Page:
Where Has Shale Productivity Gone?

Topics: Oil Markets, Commodities, Natural Resources, Contrarian, Real Assets, Oil

Back in 2Q 2020, amid rapidly slowing drilling activity, a significant historical development occurred in the US shale patch. In previous drilling cycles, sharp slowdowns in activity produced large offsetting increases in drilling productivity. Drilling productivity normally rises as activity falls because of a phenomenon known as “high-grading.” In a period of low commodity prices, operators stop drilling their least productive prospects first. The remaining activity is focused almost exclusively on the areas with the highest average well productivity. Because of this high-grading phenomenon, oil production often falls far less than activity during periods of drilling retrenchment. In extreme examples, there have been instances where increases in drilling productivity have more than made up for the drilling slowdown itself. A great example of this occurred in the Permian Basin between 2014 and 2016 where production grew by 500,000 b/d or 30% despite a 60% fall in the rig count.

 

High grading is typically associated with the mining industry. As metal prices fall, mine operators focus on their highest-grade ore to protect cash operating margins. The greatest example took place in gold mining back in the late 1990s. In response to gold prices that fell to as low as $250 per ounce, miners severely high-graded their operations, and for a short period of time got their cash costs as low as $175 per ounce. However, high grading produced huge problems for the gold mining industry over the following 10 years. When gold prices eventually recovered, miners were never able to capture this increased margin. The gold industry, it turns out, had mined out their best ore inventory right at the bottom. Mining costs skyrocketed as gold companies were forced to mine lower and lower quality ore.

 

The energy industry also adopted this strategy over the last five years as the shales were dramatically high-graded. We estimate that in 2014 the average shale well in the major three basins (the Eagle Ford, Bakken and Permian) achieved a peak three-month production rate of 400 barrels per day. As prices collapsed from $100 to a low of $27 in 2016, producers dramatically slowed their activity. Between 2014 and 2018 shale well completions fell by 40%. Operators high-graded their acreage dramatically over this period and stopped drilling their least productive wells first. In 2014, we estimate that half of wells drilled were in top-quality “Tier 1” areas. By 2018 this had climbed to over 70% and average productivity responded accordingly. The average well went from having a peak production rate of 400 barrels per day in 2014 to 625 barrels per day in 2018. The surge in high-grading and its huge impact on drilling productivity largely offset the entire slowdown in drilling activity that occurred between 2014 and 2018.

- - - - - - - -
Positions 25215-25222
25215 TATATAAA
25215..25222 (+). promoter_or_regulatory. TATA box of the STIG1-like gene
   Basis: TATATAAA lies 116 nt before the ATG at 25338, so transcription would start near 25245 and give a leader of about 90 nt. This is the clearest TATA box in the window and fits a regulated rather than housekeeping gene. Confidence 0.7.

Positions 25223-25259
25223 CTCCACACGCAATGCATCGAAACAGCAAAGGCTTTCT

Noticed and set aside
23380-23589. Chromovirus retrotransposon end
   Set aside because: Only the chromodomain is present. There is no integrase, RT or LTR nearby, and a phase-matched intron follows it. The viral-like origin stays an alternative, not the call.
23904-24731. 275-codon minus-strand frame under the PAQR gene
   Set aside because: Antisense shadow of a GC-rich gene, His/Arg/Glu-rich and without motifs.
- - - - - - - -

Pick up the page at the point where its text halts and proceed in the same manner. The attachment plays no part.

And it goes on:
Earlier this year, in response to oil prices that fell to negative levels for the first time in history, rig counts collapsed. Between March and August, operators laid down eight out of every ten rigs running, resulting in the sharpest slowdown ever. Given the magnitude and pace of the drop, productivity ought to have surged as companies curtailed drilling their least productive prospects and focused only on their best. Instead, initial production rates deteriorated in each of the major shale basins during Q2 despite the sharp slowdown in activity.

  • In the Bakken, producers went from adding 300 wells in Q1 to only 100 in Q2. Instead of seeing a huge surge in productivity, the average well went from initially producing 700 barrels of oil per day to only 575 barrels – a nearly 20% decrease.
  • In the Permian, operators went from bringing on 1,200 wells in Q1 to only 475 in Q2 (a slowdown of 61%) while initial production per well was down modestly.
  • The same was true in the Eagle Ford where operators went from bringing on 470 wells in Q1 to only 130 wells in Q2 with a modest decrease in productivity.

This drop in productivity is in sharp contrast to what happened between 2014 and 2017.

 

While the deterioration in initial production per well surprised most analysts, we have long argued that future productivity gains would be difficult if not impossible because shale producers had already high-graded their acreage as much as possible. In all three major shale basins, Tier 1 locations went from representing half of all drilling in 2014 to nearly 80% today. At the same time, the remaining inventory of undrilled locations has now skewed sharply Tier 2. We concluded the industry was in the early stages of depleting its best quality acreage and that productivity would likely plateau and begin rolling over. Furthermore, since the average well was now much more productive to begin with, any future reduction in drilling activity would have to occur by dropping your most productive (instead of your least productive) rigs. Since no additional productivity boosts were likely forthcoming, future drilling slowdowns would no longer enjoy the counterbalancing benefits of rising productivity.

 

The above article in an excerpt from our Q3 2020 Research. If you are interested in reading more on this topic, download below "Investing in the Un-Investable" where we explore this subject and many others.

 

Q3 2020 Research: Investing in the Un-Investable

 

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